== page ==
His brilliant career: David Bowie is profiled in the bio-doc ‘Moonage Daydream’.
MOONAGE DAYDREAM **** (135 minutes) M
Wherever they fall on the fandom spectrum, lovers of David Bowie are bound to emerge gleefully saturated from Moonage Daydream, a dazzling, rhapsodic, inevitably incomplete cross-section of the Thin White Duke’s brilliant career.
Compiled from archival footage and narrated by Bowie, writer/director/producer/editor Brett Morgen mounts a noble attempt at the impossible by digging into the artist’s creative psyche to explore what made such an inspiring, hydra-headed, visionary talent tick.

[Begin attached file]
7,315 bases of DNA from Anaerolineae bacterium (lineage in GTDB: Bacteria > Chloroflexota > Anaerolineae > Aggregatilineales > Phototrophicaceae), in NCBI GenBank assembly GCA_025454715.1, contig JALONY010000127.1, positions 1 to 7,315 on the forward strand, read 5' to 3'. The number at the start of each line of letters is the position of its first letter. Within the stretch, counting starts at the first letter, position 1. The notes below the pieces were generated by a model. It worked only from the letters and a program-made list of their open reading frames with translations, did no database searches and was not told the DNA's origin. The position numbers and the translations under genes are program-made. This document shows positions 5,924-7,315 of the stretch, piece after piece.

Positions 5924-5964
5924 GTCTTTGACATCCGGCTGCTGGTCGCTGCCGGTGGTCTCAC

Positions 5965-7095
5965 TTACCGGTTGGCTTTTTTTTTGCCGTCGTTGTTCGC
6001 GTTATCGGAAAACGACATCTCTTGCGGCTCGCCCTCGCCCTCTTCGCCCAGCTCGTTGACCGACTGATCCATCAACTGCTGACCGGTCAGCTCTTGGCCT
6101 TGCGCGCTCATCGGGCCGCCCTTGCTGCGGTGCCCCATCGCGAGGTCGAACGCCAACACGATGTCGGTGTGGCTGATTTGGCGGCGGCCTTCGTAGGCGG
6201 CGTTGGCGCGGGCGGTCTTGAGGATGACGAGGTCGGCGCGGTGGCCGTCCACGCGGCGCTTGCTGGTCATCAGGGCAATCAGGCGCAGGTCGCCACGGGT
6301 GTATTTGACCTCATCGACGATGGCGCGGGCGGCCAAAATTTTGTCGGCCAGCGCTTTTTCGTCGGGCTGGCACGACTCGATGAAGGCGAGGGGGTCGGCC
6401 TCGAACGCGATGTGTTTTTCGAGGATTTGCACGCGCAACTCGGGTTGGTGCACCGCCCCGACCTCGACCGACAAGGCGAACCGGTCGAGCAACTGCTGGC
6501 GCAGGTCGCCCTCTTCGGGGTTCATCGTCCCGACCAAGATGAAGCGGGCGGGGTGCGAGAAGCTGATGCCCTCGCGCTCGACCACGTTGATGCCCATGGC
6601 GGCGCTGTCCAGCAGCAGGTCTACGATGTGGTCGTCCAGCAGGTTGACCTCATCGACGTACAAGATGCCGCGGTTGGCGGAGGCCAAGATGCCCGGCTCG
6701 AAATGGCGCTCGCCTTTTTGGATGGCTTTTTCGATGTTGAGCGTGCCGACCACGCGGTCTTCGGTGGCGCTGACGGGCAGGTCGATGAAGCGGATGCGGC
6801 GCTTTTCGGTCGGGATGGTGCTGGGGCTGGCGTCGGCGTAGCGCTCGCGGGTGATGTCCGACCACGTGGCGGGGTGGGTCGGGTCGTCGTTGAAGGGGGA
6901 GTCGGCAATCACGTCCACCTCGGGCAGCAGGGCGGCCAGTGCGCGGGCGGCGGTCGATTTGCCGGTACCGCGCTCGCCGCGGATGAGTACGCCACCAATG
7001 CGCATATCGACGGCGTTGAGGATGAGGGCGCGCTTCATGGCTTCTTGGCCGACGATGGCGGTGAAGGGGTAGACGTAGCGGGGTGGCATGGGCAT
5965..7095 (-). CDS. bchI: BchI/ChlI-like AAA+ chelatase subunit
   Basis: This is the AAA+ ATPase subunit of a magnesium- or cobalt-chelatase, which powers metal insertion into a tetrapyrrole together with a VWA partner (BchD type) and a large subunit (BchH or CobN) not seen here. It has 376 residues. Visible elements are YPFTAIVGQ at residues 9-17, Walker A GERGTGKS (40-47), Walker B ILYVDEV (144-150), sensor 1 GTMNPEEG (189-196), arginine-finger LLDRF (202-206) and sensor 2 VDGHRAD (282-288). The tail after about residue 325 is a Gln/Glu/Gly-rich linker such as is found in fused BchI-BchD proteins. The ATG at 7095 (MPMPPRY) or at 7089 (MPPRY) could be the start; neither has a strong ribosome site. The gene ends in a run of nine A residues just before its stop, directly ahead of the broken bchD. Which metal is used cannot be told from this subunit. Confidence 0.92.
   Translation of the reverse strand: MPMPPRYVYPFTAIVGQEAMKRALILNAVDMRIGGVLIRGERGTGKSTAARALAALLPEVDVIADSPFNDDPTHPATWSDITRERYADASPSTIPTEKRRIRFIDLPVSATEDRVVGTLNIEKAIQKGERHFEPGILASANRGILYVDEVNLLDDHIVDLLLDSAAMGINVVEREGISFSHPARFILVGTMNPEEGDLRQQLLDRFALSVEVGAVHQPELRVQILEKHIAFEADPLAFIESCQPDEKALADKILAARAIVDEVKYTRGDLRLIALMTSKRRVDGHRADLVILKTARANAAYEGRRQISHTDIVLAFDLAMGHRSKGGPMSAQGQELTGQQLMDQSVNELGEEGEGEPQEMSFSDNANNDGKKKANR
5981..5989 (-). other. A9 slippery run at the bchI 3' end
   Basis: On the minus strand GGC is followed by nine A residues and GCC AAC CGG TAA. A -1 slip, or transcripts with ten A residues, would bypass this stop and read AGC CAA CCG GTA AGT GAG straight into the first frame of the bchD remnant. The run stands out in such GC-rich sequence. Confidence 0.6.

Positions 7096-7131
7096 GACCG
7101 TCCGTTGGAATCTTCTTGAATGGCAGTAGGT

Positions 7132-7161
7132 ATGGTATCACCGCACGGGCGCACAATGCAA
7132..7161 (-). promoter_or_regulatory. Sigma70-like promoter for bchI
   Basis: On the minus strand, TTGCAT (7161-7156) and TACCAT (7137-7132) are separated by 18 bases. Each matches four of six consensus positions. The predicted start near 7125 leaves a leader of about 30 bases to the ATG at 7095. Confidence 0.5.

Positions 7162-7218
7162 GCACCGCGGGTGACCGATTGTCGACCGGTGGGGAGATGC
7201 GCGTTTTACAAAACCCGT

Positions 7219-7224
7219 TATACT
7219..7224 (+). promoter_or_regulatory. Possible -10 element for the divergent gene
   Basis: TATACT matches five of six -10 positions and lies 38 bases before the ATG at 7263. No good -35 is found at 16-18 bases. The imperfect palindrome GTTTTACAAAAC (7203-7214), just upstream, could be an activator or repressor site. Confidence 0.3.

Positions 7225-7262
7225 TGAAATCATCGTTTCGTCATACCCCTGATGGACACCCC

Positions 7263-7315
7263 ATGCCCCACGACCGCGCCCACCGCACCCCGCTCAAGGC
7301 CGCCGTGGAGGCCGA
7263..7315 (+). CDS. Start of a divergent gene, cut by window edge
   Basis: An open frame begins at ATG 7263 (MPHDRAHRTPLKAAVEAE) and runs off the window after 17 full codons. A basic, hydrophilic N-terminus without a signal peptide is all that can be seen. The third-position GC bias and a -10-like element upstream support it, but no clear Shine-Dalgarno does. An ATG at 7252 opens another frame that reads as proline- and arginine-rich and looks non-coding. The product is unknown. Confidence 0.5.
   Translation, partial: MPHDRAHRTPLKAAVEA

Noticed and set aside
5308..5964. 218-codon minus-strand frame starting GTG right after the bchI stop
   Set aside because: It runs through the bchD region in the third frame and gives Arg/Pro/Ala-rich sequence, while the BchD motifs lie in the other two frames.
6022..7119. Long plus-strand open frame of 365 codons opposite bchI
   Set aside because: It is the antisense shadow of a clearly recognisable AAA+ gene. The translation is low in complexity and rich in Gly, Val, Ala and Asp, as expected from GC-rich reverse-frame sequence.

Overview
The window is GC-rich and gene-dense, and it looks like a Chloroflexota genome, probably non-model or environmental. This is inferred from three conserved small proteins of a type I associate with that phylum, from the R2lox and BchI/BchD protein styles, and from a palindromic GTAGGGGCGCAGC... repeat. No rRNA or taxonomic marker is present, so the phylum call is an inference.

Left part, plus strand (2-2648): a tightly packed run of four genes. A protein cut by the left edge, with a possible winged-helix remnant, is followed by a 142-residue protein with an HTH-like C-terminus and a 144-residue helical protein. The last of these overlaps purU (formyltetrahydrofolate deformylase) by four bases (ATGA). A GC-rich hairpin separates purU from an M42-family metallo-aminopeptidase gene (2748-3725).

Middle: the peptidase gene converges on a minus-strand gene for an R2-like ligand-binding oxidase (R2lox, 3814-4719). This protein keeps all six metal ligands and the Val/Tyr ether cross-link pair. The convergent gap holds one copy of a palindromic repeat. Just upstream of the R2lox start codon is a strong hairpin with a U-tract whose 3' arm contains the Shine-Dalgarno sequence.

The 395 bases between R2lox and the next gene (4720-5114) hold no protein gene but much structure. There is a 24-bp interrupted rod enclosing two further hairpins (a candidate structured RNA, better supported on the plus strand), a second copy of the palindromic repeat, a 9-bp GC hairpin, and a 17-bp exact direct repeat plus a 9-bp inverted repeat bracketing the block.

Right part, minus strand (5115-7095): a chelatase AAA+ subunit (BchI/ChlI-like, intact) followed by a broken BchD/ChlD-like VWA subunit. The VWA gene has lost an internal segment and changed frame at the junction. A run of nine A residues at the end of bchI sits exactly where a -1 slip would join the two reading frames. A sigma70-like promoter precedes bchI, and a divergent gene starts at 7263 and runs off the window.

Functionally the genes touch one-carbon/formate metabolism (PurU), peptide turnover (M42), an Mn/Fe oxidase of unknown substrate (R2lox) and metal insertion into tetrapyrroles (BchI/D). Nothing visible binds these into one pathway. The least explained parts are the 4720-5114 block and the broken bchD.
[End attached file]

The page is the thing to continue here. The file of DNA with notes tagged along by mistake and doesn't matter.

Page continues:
Some of the rapid-fire editing montages do get a bit over-the-top, with Morgen happily taking images from Bowie’s films and music videos and splicing them into new contexts.
For all the seemingly random sampling of quips and interview clips (most of which are on YouTube), the film does construct an arc as we see Bowie’s early persona as an otherworldly, androgynous, colourfully costumed, moderately transgressive but ultimately benign pop star morph into a more sedate, almost mellow artist eager to put something positive into the world.
Of course, there is plenty left out. Bowie’s life-long love of smoking probably deserved some attention, and while we get glimpses of him and Tina Turner performing in that famous 1980s Pepsi ad, there’s no mention of Bowie’s aggressive attitude in favour of concert sponsorship.
Still, you can’t cram everything about a life so big into a mere documentary. What makes Moonage Daydream so enthralling to behold is that director Morgen has given it the good old college try.